[34] Sahi S, Singh MR, Katyal S. Comparative efficacy of intravenous dexmedetomidine, clonidine, and tramadol in postanesthesia shivering. J Anaesthesiol Clin Pharmacol 2016;32:240–4. [35] Wang G, Zhang L, Lou S, et al. Effect of dexmedetomidine in preventing postoperative side effects for laparoscopic surgery: a meta-analysis of Randomized Controlled Trials and Trial Sequential Analysis (PRISMA). Medicine (Baltimore) 2016;95:e2927. [36] Zhong WG, Ge XY, Zhu H, et al. Dexmedetomidine for antiemesis in gynecologic surgery: a meta-analysis of randomized controlled trials. Int J Clin Exp Med 2015;8:14566–76. [37] Gan TJ, Meyer T, Apfel CC, et al. Consensus guidelines for managing postoperative nausea and vomiting. Anesth Analg 2003;97:62–71. table of contents. [38] Pittet V, Perret C, Moret V, et al. Evolution of anaesthesia care and related events between 1996 and 2010 in Switzerland. Acta Anaesthesiol Scand 2013;57:1275–86. [39] Ickeringill M, Shehabi Y, Adamson H, et al. Dexmedetomidine infusion without loading dose in surgical patients requiring mechanical ventilation: haemodynamic effects and efficacy. Anaesth Intensive Care 2004;32:741–5. [40] Vilo S, Rautiainen P, Kaisti K, et al. Pharmacokinetics of intravenous dexmedetomidine in children under 11 yr of age. Br J Anaesth 2008; 100:697–700. [41] Dyck JB, Maze M, Haack C, et al. The pharmacokinetics and hemodynamic effects of intravenous and intramuscular dexmedetomidine hydrochloride in adult human volunteers. Anesthesiology 1993; 78:813–20. [42] El-Shmaa NS, El-Baradey GF. The efficacy of labetalol vs dexmedetomidine for attenuation of hemodynamic stress response to laryngoscopy and endotracheal intubation. J Clin Anesth 2016;31:267–73. [43] Cohen MM, Duncan PG, DeBoer DP, et al. The postoperative interview: assessing risk factors for nausea and vomiting. Anesth Analg 1994;78:7–16. [44] Apfel CC, Greim CA, Haubitz I, et al. A risk score to predict the probability of postoperative vomiting in adults. Acta Anaesthesiol Scand 1998;42:495–501. [45] van den Bosch JE, Kalkman CJ, Vergouwe Y, et al. Assessing the applicability of scoring systems for predicting postoperative nausea and vomiting. Anaesthesia 2005;60:323–31. [46] Apfel CC, Roewer N, Korttila K. How to study postoperative nausea and vomiting. Acta Anaesthesiol Scand 2002;46:921–8.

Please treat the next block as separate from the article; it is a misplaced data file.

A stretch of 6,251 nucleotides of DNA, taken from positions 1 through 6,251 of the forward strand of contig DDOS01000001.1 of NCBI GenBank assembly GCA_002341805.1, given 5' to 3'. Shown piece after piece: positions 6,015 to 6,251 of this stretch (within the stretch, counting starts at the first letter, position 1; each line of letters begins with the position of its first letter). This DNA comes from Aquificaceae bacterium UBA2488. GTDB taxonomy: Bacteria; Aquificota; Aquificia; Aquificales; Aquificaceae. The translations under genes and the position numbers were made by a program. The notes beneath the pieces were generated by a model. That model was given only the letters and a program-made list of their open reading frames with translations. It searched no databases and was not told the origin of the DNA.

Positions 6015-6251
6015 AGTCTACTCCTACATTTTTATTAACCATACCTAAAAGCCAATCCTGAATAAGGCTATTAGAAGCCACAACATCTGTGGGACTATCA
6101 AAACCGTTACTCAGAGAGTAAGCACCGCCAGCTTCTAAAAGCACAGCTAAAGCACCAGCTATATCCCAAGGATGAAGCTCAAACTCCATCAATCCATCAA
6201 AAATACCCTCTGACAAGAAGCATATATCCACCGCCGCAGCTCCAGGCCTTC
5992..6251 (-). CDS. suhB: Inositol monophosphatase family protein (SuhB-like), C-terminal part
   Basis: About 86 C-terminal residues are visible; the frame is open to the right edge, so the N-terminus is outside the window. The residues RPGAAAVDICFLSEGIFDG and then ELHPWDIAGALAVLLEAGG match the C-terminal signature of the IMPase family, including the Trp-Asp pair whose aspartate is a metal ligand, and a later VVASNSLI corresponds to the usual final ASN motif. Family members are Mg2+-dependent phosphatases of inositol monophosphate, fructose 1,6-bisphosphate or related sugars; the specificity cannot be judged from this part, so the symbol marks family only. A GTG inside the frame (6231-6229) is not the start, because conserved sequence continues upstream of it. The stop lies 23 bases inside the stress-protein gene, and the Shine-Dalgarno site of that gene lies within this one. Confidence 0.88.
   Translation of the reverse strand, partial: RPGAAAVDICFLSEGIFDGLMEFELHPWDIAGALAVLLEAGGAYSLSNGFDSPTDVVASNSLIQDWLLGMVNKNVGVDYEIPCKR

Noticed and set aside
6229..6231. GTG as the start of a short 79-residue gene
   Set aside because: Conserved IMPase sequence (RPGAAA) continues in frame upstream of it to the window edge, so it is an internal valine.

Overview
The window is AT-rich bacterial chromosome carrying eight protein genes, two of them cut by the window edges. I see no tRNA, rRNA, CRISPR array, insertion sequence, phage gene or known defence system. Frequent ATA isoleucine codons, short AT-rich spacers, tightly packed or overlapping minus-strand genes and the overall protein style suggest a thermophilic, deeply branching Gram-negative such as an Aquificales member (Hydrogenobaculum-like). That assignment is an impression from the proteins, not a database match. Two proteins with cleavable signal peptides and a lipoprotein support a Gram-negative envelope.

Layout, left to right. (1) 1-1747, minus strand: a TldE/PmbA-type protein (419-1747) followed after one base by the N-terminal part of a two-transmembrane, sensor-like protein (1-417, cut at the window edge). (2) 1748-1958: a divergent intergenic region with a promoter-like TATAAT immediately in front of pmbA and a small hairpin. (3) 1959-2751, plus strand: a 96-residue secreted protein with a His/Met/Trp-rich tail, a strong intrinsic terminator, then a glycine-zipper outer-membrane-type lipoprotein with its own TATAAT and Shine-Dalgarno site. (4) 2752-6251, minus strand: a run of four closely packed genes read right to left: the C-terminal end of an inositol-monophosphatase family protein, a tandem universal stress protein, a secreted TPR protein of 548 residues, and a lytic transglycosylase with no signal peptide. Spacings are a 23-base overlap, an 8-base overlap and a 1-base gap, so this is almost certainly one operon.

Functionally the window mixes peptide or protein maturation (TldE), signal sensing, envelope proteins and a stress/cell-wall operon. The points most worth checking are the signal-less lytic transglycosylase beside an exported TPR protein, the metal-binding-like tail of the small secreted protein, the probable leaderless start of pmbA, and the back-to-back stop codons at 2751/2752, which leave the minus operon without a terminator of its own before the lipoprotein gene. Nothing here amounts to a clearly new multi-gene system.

[23] Gupta N, Rath GP, Prabhakar H, et al. Effect of intraoperative dexmedetomidine on postoperative recovery profile of children undergoing surgery for spinal dysraphism. J Neurosurg Anesthesiol 2013; 25:271–8. [24] Olutoye OA, Glover CD, Diefenderfer JW, et al. The effect of intraoperative dexmedetomidine on postoperative analgesia and sedation in pediatric patients undergoing tonsillectomy and adenoidectomy. Anesth Analg 2010;111:490–5. [25] Bindu B, Pasupuleti S, Gowd UP, et al. A double blind, randomized, controlled trial to study the effect of dexmedetomidine on hemodynamic and recovery responses during tracheal extubation. J Anaesthesiol Clin Pharmacol 2013;29:162–7. [26] Ziemann-Gimmel P, Goldfarb AA, Koppman J, et al. Opioid-free total intravenous anaesthesia reduces postoperative nausea and vomiting in bariatric surgery beyond triple prophylaxis. Br J Anaesth 2014;112: 906–11. [27] Kim SH, Oh YJ, Park BW, et al. Effects of single-dose dexmedetomidine on the quality of recovery after modified radical mastectomy: a randomised controlled trial. Minerva Anestesiol 2013;79:1248–58. [28] Kwon SY, Joo JD, Cheon GY, et al. Effects of dexmedetomidine infusion on the recovery profiles of patients undergoing transurethral resection. J Korean Med Sci 2016;31:125–30. [29] Bajwa SJ, Gupta S, Kaur J, et al. Reduction in the incidence of shivering with perioperative dexmedetomidine: a randomized prospective study. J Anaesthesiol Clin Pharmacol 2012;28:86–91. [30] Hwang W, Lee J, Park J, et al. Dexmedetomidine versus remifentanil in postoperative pain control after spinal surgery: a randomized controlled study. BMC Anesthesiol 2015;15:21. [31] Cai X, Zhang P, Lu S, et al. Effects of intraoperative dexmedetomidine on postoperative pain in highly nicotine-dependent patients after thoracic surgery: a prospective, randomized, controlled trial. Medicine (Baltimore) 2016;95:e3814. [32] Shehabi Y, Grant P, Wolfenden H, et al. Prevalence of delirium with dexmedetomidine compared with morphine based therapy after cardiac surgery: a randomized controlled trial (DEXmedetomidine COmpared to Morphine-DEXCOM Study). Anesthesiology 2009;111: 1075–84. [33] Ozkose Z, Demir FS, Pampal K, et al. Hemodynamic and anesthetic advantages of dexmedetomidine, an alpha 2-agonist, for surgery in prone position. Tohoku J Exp Med 2006;210:153–60.


Dexmedetomidine prevent postoperative nausea and vomiting on patients during general anesthesia: A PRISMA-compliant meta analysis of randomized controlled trials.

Postoperative nausea and vomiting (PONV) is a frequent complication in postoperative period. The aim of this article was to evaluate the effect of dex...
1MB Sizes 1 Downloads 10 Views